A Book Sale That Speaks Volumes

In gardening, small things often have larger meaning. A single flower, pressed, becomes a memory for life; an acorn planted on a whim can grow to shade a city block. Such is the case with the humble rolling cart marked “Book Sale” parked just inside the Lenhardt Library’s doors. It’s connected to a much larger story.

The cart rolls out as summer (and visitor attendance) ramps up; this year’s rollout date is June 7. All of the books on it are garden-related, and most are donations brought in by folks like you. Other books are deaccessioned from the library’s stacks. Prices for both hardbound books and paperbacks are modest, and the cart is replenished throughout the season. In short, what gardener could resist?

Last year, more than 500 books were sold.

This is where the story grows. With last year’s proceeds, the library then purchased a rare book (actually a two-volume set): Flora Boreali-Americana by André Michaux.

Have any gardening books you’d like to donate? Call the library at (847) 835-8201 to arrange a drop-off (garden topics only, please). A librarian will cross-check the index to see if they’re needed in the collection; if not, they’ll be added to the sale.

Last year's book sale generated enough funds to purchase this 1830 edition of Flora boreali-americana
Last year’s book sale generated enough funds to purchase this 1820 edition of Flora Boreali-Americana.

What a story behind this book! Ed Valauskas, our rare book curator, tells the tale:

In 1785, France’s King Louis XVI sent André Michaux (1746–1802) to the United States to collect plants for use as building materials, for medicine, and in agriculture. (France had used up its natural wealth of forests.) With his then 15-year-old son Francois André (1770–1855), gardener Pierre Saunier, and domestic Jacques Renaud, Michaux spent the next 11 years shipping boxes of plants back to France. This was thanks to collecting trips throughout the new country, plus experiments at two gardens—one established in New Jersey, on 11 acres opposite New York City, and another on more than 110 acres in Charleston, South Carolina.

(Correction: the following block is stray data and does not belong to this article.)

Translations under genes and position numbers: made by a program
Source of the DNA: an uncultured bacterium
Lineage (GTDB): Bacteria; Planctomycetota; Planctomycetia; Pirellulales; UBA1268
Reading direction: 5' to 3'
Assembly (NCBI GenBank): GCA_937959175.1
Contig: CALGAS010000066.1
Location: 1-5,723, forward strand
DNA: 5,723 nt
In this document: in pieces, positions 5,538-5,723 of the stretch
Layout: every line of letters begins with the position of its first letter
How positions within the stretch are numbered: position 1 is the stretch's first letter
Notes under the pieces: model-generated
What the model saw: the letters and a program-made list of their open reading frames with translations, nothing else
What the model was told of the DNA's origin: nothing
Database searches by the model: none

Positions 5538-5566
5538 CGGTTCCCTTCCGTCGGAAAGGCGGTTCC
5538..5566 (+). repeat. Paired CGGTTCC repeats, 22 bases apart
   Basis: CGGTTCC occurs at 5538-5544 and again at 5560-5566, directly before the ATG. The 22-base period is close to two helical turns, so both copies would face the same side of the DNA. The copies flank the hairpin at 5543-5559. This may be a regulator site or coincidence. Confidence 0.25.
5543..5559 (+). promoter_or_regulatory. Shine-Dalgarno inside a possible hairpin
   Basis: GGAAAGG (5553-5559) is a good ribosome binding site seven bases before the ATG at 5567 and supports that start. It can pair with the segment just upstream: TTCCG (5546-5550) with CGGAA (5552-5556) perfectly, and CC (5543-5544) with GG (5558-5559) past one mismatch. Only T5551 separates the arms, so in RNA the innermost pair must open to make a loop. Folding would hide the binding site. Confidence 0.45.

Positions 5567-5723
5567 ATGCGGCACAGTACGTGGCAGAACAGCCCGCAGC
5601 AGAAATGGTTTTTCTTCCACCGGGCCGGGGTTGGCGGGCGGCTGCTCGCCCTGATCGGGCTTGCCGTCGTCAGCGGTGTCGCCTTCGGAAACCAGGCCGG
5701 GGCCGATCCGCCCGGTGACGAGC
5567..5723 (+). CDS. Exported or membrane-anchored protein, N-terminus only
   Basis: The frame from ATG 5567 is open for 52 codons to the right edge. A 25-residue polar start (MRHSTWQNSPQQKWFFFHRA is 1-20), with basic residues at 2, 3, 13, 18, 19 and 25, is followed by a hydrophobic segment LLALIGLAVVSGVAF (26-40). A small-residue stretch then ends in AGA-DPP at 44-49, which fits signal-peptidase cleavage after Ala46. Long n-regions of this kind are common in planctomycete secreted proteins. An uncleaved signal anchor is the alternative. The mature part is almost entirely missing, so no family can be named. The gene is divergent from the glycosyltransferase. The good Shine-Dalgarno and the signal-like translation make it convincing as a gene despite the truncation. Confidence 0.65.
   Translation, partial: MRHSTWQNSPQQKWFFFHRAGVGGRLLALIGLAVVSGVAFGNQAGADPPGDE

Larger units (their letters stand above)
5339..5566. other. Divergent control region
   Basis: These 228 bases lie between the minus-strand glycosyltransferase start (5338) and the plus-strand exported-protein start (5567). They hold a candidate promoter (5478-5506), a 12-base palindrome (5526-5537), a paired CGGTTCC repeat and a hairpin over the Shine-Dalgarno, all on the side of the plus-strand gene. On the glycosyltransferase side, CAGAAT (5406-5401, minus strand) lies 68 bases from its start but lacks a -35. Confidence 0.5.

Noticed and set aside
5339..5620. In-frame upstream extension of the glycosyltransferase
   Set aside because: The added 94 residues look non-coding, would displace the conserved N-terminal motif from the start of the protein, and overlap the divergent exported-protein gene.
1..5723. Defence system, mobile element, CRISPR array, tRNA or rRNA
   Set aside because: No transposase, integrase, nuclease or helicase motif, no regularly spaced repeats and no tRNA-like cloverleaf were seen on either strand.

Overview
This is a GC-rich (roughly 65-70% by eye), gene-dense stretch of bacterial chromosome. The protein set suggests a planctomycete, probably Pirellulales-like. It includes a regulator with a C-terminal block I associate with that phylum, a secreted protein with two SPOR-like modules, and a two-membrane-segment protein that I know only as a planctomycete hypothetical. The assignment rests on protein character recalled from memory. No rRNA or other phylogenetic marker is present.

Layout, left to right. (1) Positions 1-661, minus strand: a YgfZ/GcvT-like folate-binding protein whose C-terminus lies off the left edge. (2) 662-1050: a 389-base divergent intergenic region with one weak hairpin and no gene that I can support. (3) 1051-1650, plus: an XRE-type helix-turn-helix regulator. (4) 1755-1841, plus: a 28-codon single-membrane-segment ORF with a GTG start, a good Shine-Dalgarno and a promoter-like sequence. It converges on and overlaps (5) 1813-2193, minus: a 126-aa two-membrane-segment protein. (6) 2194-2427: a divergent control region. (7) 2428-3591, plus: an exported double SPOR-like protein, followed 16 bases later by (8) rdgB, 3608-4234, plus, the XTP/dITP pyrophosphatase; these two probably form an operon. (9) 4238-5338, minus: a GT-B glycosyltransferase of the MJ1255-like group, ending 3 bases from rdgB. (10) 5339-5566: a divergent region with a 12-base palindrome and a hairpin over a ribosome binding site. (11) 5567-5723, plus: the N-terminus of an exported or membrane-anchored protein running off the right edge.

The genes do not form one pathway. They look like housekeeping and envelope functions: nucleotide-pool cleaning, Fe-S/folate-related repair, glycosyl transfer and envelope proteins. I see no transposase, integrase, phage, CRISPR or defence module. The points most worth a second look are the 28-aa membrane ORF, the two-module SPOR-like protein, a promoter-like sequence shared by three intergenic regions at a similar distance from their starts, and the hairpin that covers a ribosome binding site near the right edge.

This work is one of two significant publications resulting from Michaux’s efforts in the United States at the end of the eighteenth century. Initiated by André, Flora Boreali-Americana (Flora of North America) was largely completed by his son.

PHOTO: an illustration panel.
The black-and-white illustrations are by one of the world’s foremost botanical illustrators, Pierre-Joseph Redouté.

Significantly, this 1820 edition is simply a reissue of the original 1803 edition. The only change is a different title page. This edition is scarcer than the original 1803 release. The copper engraving illustrations in this publication were executed by the most important illustrator of his time, Pierre-Joseph Redouté (1759-1840).

Leora Siegel, director of the Lenhardt Library, purchased the set for the Garden’s rare book collection in September 2012. It’s a beauty, with original leather bindings and marbleized paper endsheets. And those incredible Redouté illustrations! Like most of the books in our rare book collection, it can be viewed at the library by appointment.

And so it is that a small thing (a used gardening book) has larger meaning:

  • You, the gardener, get to recycle books you’ve known and loved into the hands of other gardeners.
  • Garden and Lenhardt Library visitors get the chance to learn about gardening while purchasing a book for a song.
  • The library gets to build its rare book collection simply by providing the venue for the exchange.

What does Siegel have her eye on this year? American Medical Botany: Being a Collection of the Native Medicinal Plants of the United States, by Jacob Bigelow, published in 1817.

I’m heading over to the bookshelves now and starting a donation stack!

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